The Mystic Way Part IV
A brief appearance on stage at the end of my school days enabled me to understand the spiritual life as I never understood it before. I was playing Henry V in Shakespeare’s play about England’s greatest warrior king. The dress rehearsal was a disaster, or should I say, I was a disaster. But moments before I stepped back on stage for the scene in which Henry makes his famous speech; ‘Once more unto the breach dear friends once more,’ the English master took me by the arm and said, “Now listen here Torkington, forget about that pathetic little performance last night; this is the real thing. This is not a stage, it’s a battlefield. These are your men who are tired and exhausted. They have been storming the breach in the city wall all day. They have seen their friends falling at their side. They have heard the cries of the wounded, the screeching of the horses and they are all but defeated. Get out there, rouse them up, and rally them for one more attack before it’s too late.”
Then, with those words he pushed me onto the stage with one hand and pulled back the curtains with the other. Everyone seemed to think it was a great performance, but it was not a performance at all. I was not acting, it was for real. Somehow the English master had managed to inspire me with the spirit of the man who trounced the French at Agincourt. I was famous for fifteen minutes, not because I was a good actor, but because for fifteen minutes I became a living reincarnation of the greatest warrior king in English history.
There is Only One Way to Copy Christ
That performance was a key moment in my life as it gave me my most important spiritual insight. Thanks to the English master, I was able to see that you can only really become like someone else, act and behave as they do by being inspired by the same spirit that inspired them. There is only one way to copy Christ and that is not by trying to copy his outward behaviour, but by trying to allow the same love that continually animated him to flow into us to animate and inspire us in all we say and do.
Throughout his life on earth Christ continually opened himself to be inspired by his Father’s Love, the Holy Spirit, who conceived him in the first place, inspiring everything he said and did while he was on earth and filling him to overflowing when he returned to heaven. The love that continually flows out of the Risen Lord to fill us now, is the same love that flowed into him throughout his life on earth. It is the same love that was brought to perfection after his death, and the same love that reunited him with his Father, enabling his Father to send that love out through him onto and into us to transform us into Christlike people.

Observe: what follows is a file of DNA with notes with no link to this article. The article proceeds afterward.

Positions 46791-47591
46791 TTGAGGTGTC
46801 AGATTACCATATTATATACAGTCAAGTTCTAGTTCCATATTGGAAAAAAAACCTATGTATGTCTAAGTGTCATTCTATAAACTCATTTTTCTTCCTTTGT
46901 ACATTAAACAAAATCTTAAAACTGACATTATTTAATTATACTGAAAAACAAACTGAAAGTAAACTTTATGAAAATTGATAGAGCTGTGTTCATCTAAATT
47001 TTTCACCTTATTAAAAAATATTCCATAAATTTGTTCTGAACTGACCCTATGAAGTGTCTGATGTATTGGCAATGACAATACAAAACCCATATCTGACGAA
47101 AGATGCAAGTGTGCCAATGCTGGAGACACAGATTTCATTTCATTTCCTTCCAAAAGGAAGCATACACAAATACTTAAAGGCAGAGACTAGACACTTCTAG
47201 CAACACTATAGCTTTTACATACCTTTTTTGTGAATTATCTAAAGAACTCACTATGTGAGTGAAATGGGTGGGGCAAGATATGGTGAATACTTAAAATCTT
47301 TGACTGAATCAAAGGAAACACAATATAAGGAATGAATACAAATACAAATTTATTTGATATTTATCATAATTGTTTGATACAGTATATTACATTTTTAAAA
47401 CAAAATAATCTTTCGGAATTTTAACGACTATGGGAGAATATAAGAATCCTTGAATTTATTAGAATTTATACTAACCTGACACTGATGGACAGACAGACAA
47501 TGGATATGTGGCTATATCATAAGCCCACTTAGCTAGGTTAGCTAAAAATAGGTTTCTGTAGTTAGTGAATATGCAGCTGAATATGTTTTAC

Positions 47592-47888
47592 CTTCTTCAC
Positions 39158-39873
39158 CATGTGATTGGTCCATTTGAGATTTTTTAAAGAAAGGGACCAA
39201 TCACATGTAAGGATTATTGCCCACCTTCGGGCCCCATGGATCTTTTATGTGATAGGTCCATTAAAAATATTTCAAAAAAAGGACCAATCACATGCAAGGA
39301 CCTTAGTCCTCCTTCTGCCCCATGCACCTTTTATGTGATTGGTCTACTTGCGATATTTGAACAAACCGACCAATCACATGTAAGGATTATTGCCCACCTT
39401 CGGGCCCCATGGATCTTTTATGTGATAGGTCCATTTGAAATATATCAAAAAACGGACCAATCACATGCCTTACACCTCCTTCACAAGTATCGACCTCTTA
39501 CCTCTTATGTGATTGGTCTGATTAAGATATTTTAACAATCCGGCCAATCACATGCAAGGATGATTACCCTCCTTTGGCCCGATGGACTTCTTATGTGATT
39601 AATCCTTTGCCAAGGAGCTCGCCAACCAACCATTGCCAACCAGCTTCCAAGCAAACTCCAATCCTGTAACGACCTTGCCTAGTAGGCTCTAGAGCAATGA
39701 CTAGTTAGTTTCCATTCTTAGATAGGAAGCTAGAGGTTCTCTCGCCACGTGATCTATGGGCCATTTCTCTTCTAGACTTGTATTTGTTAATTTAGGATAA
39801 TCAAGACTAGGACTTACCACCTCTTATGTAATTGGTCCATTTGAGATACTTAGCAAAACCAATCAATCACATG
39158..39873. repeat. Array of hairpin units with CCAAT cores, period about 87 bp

The Meaning of the Spiritual Life
The spiritual life is the expression used to describe a new way of life, in which we start turning towards God regularly to receive his love that comes to us through Jesus, to make us like him in every possible way. I began to study the spirituality of the first Christians to learn from them how to change my daily life by practicing the God-given spirituality that Jesus bestowed upon them. I wanted to learn from them how I could at all times be open to receive the love unleashed by Christ on the first Pentecost Day taking us up into his mystical body. I knew that it was here alone, praying in, with and through him that I would receive and be animated and inspired by the same love from God that had inspired and animated him throughout his life on earth. I learned from my memorable theatrical ‘performance’ that this was the only way to imitate him, so that the same Holy Spirit who inspired all that he said and did would inspire me too, to make me into the Christ-like person I desired to become.
The Union We Have Always Desired
Although at our baptism we are taken up into Christ’s Mystical Body, we are not instantly united with him fully, body and blood, mind, heart and soul, because of the sin and selfishness that separates us from the total union that is our deepest desire. Nevertheless, we are in him, and so when we pray, we pray in, with and through him. It is his love that suffuses and surcharges our love in such a way that it can pass through the ‘cloud of evil’ that has arisen from our sinfulness, preventing our love from freely rising to God as we would wish. It is now, so long as our love remains fixed upon God, that his love uses our love as a lightning conductor to be directed to the place where it can burn away the evil that separates us from him at source, deep down within us.